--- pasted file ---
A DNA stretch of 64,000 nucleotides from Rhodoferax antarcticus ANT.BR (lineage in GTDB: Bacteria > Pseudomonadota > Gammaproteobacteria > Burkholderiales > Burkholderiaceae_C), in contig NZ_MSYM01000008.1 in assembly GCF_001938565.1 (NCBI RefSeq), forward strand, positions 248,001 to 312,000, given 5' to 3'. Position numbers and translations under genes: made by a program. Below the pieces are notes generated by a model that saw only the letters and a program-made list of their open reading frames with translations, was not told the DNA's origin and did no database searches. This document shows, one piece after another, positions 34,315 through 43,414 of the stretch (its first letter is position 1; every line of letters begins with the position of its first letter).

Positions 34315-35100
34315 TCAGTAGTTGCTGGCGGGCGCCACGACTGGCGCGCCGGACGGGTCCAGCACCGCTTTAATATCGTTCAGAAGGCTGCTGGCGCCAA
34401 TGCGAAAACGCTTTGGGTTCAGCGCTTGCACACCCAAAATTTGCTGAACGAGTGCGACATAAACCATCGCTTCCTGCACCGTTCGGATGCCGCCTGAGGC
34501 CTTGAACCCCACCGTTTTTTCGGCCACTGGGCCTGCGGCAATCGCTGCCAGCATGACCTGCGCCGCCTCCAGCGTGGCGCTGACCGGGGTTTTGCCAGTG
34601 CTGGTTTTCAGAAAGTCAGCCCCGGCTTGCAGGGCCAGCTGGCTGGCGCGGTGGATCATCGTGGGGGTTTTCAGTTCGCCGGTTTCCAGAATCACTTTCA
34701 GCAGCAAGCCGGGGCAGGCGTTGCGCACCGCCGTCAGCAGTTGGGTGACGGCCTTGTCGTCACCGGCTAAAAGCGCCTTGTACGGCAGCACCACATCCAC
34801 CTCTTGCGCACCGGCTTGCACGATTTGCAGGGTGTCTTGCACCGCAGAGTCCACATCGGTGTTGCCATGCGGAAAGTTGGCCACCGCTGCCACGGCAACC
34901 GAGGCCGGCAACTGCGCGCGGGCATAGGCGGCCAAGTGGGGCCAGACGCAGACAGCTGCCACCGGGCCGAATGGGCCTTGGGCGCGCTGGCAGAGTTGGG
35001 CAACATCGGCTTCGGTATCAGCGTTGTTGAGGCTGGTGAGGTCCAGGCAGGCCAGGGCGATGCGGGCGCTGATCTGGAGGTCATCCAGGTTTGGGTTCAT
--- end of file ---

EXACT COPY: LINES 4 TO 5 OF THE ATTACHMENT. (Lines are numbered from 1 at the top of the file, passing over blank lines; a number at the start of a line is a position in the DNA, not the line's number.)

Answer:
34401 TGCGAAAACGCTTTGGGTTCAGCGCTTGCACACCCAAAATTTGCTGAACGAGTGCGACATAAACCATCGCTTCCTGCACCGTTCGGATGCCGCCTGAGGC
34501 CTTGAACCCCACCGTTTTTTCGGCCACTGGGCCTGCGGCAATCGCTGCCAGCATGACCTGCGCCGCCTCCAGCGTGGCGCTGACCGGGGTTTTGCCAGTG